Activity 4. Effective security of the World Heritage Property as whole and the elements within it, specifically the Buddha cliff area

An ongoing issue at the World Heritage Property (all the elements), is that of site security and effective visitor management, particularly with increasing number of national and international visitors to Bamiyan, and the wish of the government and UNESCO to increase levels of cultural tourism to Bamiyan in the future.

Activity 5. Assistance to the Afghan authorities in attempting to finalize the draft Management Plan into a workable document that can be effectively and realistically implemented. The current document does not adequately detail how the elements within the overall property will be effectively managed in the mid and long term.

Removal of the property of from the Danger List also relies on the finalization/implementation of the Culture Master Plan that currently exists, into a workable document that can be effectively and realistically implemented. Effective long term management will also require inter-ministerial engagement (between both local and central government), enabling specific issues such as how future development in the valley may effect OUV can be appropriately addressed.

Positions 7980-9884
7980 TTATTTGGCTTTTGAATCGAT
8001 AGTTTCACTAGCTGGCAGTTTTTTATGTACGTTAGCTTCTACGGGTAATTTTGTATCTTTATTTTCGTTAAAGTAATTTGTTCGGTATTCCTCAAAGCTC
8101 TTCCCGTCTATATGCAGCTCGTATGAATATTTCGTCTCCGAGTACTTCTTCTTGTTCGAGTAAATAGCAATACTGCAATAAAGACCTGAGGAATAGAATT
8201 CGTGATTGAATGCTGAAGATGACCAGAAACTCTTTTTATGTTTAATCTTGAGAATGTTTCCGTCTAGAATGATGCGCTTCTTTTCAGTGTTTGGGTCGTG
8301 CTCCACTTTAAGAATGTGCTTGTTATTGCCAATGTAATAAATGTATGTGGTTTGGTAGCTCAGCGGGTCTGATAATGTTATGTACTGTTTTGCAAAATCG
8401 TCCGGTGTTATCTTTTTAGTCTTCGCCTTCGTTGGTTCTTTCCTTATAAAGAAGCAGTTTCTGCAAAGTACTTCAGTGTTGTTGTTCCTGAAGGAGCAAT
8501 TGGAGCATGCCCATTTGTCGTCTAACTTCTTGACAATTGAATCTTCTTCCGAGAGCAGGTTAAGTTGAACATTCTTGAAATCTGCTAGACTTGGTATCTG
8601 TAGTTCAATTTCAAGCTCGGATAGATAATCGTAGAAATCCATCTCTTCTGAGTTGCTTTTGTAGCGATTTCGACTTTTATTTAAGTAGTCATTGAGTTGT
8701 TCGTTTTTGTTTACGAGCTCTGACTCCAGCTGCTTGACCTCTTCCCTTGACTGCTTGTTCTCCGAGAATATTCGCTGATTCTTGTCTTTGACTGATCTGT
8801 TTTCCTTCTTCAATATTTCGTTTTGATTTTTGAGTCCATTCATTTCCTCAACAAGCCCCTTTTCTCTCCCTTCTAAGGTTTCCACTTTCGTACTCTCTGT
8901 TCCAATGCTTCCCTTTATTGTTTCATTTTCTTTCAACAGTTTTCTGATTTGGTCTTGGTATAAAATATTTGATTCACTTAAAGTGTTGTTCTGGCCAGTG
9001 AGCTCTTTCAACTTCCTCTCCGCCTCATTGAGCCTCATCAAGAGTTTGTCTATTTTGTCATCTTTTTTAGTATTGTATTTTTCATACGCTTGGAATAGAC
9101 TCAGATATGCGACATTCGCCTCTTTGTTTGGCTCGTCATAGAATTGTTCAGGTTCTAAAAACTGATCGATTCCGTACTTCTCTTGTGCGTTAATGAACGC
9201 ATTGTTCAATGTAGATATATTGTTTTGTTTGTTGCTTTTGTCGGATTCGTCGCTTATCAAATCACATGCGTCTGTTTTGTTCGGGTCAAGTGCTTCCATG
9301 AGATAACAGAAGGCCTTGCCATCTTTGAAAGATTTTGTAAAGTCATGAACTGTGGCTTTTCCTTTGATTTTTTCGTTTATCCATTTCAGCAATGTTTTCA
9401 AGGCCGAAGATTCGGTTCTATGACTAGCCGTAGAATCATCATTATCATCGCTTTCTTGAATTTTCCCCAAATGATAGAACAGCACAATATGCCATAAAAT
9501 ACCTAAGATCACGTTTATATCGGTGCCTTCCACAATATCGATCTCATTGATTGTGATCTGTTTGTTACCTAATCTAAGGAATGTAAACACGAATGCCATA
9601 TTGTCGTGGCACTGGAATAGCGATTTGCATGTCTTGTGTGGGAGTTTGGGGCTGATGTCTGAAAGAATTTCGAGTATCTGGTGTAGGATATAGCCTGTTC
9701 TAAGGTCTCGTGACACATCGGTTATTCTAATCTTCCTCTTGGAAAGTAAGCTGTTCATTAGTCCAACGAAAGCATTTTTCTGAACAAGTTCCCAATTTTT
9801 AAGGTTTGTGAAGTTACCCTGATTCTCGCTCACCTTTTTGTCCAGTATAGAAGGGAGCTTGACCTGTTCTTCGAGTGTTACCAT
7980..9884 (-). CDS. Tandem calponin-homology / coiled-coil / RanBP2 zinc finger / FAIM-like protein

Activity 6. Promoting institutional and community capacity building in conservation, monitoring, planning, management and community awareness for a cultural heritage based sustainable development program.

The following themes have been specifically identified for in-situ local training and capacity building:

· Archaeological research and stone, plaster and paint conservation

· Architectural conservation

· Site planning, damage assessment and monitoring

· Site management and adaptive management process

· Geographic Information Systems training

· Basic topographic and building survey (manual and electronic)


Bamiyan Working Group

In order to ensure efficient implementation of this multi-disciplinary project and to carry out UNESCO’s coordination role, UNESCO has been organizing annual Expert Working Groups on the Preservation of the Bamiyan Site since 2002.


SDC Project for Bamiyan (2011 - 2013)

The project objectives are not only to document and undertake stabilisation work on a selection of monuments in the central and western areas of the province of Bamiyan, but also to raise public awareness throughout Afghanistan of the value of its cultural heritage and the responsibilities of its protection and preservation for future generations.

The conservation and restoration of two shrines in the Foladi Valley began in the spring of 2012 and was completed in June 2012. Three shrines were restored and one shrine was stabilized and conserved in its present state. Afghan workers were employed from the local community under the supervision of a German conservation expert hired under the project.